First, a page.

A business doesn't need employees, constant attention, nor have some unique idea to be considered a business in my opinion. I disagree that a private tutoring service shouldn't be considered a business. And I bet the IRS would too. A business that relies on one single person's knowledge and skills to function is no less a business than Apple - it's just probably not going to be a very big one. Any activity where you're controlling marketing, price, expenses, the service itself, etc, should be considered a business. I say that because I absolutely think all of the side-hustles you mentioned could be considered businesses. They're just more mini-businesses and much of the logistics and infrastructure are outsourced.

Ideally, the sub-forum would be devoted to "all things entrepreneurial" and not get hung up on the term "business" since the purpose is finding and sharing ways to make extra money creatively either in addition to, or in place of a day job. I think the misconception that it's an "all or nothing" proposition should be killed. Working your more secure day job and venturing out to do things on your own are not mutually exclusive ideas. You can have both and learn something from both.

When people think of taking risks and being successful, they think of sinking a bunch of money into something and cutting ties from everything else they've built. But, that's not how it works at all. Elon Musk was on track to become a researcher before he negotiated time off from Stanford to start Zip2 (then PayPal). He virtually took zero risk because Stanford was prepared to let him come back and he didn't spend much (if any) of his own money to start Zip2. Same thing with Bill Gates. Same thing with literally most super successful entrepreneurs. There's no reason you can't learn something and start creating things in addition to your "guaranteed" path.

Alex Honnold is a world class free climber who doesn't consider what he does to be risky. He climbs granite rock faces like Half Dome in Yosemite faster than anyone else in the world with zero gear. He could die at any wrong step, yet he doesn't consider himself to be taking extreme risks. Why? Because he's practiced thousands of hours and started at a very young age so to him it's just natural. It would be incredibly risky for any one of us here to do what he does tomorrow. I guess the lesson is that time spent working at something lowers the perceived risk, so it's easier to dismiss something as risky rather than dig into it and figure out all the inner-workings of something.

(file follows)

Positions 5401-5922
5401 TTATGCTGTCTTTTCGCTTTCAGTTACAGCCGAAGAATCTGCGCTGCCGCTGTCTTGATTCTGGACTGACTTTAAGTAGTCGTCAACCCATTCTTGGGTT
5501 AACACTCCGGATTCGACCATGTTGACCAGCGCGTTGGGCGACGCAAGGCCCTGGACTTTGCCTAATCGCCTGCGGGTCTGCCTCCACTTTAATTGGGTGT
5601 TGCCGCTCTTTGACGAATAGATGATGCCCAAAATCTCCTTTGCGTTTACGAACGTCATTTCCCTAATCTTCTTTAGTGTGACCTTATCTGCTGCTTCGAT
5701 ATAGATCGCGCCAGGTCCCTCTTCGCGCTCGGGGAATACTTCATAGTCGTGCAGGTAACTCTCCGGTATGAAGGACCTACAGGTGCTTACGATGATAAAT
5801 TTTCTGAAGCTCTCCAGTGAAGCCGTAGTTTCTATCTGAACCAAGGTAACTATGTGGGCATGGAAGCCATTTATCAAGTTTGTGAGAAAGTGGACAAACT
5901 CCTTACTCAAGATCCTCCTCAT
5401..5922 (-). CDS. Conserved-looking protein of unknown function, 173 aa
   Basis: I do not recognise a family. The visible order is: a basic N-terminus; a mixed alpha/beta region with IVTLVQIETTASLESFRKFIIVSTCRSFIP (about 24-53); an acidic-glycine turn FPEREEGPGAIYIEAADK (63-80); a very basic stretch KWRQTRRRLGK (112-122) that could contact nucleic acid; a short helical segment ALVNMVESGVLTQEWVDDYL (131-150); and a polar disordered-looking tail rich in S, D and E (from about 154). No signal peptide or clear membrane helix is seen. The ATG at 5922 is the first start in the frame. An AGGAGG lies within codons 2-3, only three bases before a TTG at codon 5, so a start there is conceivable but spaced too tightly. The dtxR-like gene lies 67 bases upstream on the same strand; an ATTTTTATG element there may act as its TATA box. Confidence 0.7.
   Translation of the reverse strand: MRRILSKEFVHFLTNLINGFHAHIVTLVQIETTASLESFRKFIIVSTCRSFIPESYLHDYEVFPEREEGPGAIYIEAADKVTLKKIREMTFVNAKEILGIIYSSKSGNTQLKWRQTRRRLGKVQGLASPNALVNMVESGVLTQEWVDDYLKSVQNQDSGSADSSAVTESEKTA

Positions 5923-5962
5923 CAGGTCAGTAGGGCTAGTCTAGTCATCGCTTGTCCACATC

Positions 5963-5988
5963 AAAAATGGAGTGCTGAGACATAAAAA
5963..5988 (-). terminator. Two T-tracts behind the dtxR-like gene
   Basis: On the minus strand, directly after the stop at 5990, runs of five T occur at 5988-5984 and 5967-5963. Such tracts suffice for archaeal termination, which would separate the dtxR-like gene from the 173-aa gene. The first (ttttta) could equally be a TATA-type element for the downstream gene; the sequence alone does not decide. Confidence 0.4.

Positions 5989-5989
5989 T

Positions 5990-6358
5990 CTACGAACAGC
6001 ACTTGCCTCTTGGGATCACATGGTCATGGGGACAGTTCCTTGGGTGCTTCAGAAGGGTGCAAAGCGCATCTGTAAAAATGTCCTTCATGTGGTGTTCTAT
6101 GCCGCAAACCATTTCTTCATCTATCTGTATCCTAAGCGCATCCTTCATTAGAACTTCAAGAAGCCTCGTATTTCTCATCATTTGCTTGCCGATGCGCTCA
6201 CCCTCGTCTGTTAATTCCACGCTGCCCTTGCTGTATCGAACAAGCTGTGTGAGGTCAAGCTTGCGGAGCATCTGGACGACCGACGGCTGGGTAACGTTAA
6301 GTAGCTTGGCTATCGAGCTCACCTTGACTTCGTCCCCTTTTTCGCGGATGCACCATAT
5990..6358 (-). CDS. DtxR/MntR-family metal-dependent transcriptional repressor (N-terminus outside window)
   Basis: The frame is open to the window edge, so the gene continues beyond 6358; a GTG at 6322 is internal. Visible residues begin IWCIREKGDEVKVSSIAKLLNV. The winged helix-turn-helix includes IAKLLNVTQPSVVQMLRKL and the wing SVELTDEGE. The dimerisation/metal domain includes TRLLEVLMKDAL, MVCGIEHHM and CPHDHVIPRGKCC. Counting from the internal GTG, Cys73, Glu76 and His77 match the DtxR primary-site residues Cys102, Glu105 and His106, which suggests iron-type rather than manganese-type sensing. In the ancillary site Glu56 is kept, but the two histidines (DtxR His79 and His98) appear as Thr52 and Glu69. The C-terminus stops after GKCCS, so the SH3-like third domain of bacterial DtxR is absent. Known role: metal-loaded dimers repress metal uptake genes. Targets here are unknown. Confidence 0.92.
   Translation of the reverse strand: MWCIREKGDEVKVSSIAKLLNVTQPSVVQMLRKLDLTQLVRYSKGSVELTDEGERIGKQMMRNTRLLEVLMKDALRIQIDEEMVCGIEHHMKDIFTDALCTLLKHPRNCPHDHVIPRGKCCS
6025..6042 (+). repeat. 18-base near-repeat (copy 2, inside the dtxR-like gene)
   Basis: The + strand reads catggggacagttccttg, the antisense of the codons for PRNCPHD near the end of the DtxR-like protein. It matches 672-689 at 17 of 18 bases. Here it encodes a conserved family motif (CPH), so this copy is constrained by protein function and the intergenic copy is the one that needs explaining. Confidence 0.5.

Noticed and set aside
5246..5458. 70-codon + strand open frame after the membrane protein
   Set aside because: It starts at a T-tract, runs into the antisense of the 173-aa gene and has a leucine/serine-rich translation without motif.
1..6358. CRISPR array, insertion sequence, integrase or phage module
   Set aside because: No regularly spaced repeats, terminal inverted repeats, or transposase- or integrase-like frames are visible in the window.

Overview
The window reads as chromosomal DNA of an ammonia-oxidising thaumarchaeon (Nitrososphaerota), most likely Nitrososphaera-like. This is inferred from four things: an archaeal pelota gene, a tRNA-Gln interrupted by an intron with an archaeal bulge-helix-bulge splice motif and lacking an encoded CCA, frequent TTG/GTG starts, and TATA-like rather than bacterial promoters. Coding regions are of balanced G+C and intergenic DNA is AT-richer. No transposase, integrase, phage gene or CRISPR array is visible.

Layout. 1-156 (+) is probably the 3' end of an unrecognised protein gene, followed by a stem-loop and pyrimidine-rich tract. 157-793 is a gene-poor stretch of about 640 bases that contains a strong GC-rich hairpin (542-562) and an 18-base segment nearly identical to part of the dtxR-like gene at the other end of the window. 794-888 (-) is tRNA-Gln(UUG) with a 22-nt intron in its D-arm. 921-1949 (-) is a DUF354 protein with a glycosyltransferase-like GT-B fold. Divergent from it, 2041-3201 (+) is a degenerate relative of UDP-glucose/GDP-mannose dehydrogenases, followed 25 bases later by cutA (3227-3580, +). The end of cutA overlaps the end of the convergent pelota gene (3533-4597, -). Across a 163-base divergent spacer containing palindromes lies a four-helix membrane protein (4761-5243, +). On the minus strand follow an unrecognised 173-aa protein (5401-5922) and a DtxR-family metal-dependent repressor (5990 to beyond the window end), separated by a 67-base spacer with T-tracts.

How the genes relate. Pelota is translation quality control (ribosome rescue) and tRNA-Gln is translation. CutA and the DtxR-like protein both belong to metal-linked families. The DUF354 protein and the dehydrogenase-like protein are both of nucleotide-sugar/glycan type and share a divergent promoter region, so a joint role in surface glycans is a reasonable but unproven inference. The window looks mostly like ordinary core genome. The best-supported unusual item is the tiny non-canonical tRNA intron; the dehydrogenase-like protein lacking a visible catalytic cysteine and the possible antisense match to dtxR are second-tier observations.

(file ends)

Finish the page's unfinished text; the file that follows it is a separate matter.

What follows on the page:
The moral of the last two paragraphs is that it's not an all-or-nothing thing. Everything starts small. Not everything is successful. Perception of risk basically has a direct correlation with the comfortability and the amount of time spent at any given activity.
« Last Edit: February 28, 2017, 11:01:24 AM by undercover »
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swick

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Re: Want to Retire Faster? Don't Invest. Start a Business Instead.
« Reply #62 on: February 28, 2017, 10:29:47 AM »
...I used to do private lessons/tutoring for different musical instruments. I wouldn't call it a business, it was really just more of a job that I created for myself.

Okay, this is a bit of pedantry, but what do you consider "starting a business"?  At first I was thinking how unsuited I am to starting my own business, but then I began to think of little "side hustles" I could tolerate and make extra money.   And I suppose "side hustles" are a very small business?   Then you said that you do not consider private tutoring a business.  Is pet-sitting a business?  Collecting & redeeming recyclables?  Selling crafts on Etsy? 

I really am interested in your thoughts.   Sometimes I get hung up on words.  I don't always agree with how the term "retired" is used (verses financially independent), but I just accept it like I would any regional usage.  Why bicker if someone calls a "cookie" a "biscuit"? It's not like one regional usage is "right" or "wrong."  Just eat the delicious treat!

Pretty much this. There are lots of arguments because we all have "personal" definitions of things like "retirement" and "Business" I would define business as any activity that is consciously undertaken and optimized to make a profit.

It depends on your motivation, the time/money you invest and how you run something that determines if it is a "Hobby" or "Business"  So any side hustle, or hobby could be a business. A nonprofit should be seen as and run like a Business. Their definition of "profit" might be different, but they have the same issues as a business, and if they don't treat it like a business, they will limp along or collapse.

Running your own business may or may not be the best path to FI, it depends on who you are, how you work, what your skills are. On the other hand, you might meet your other needs so you aren't as concerned and a strict definition of retirement because you are doing something you would choose to be doing in RE anyways.

pianomom

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Re: Want to Retire Faster? Don't Invest. Start a Business Instead.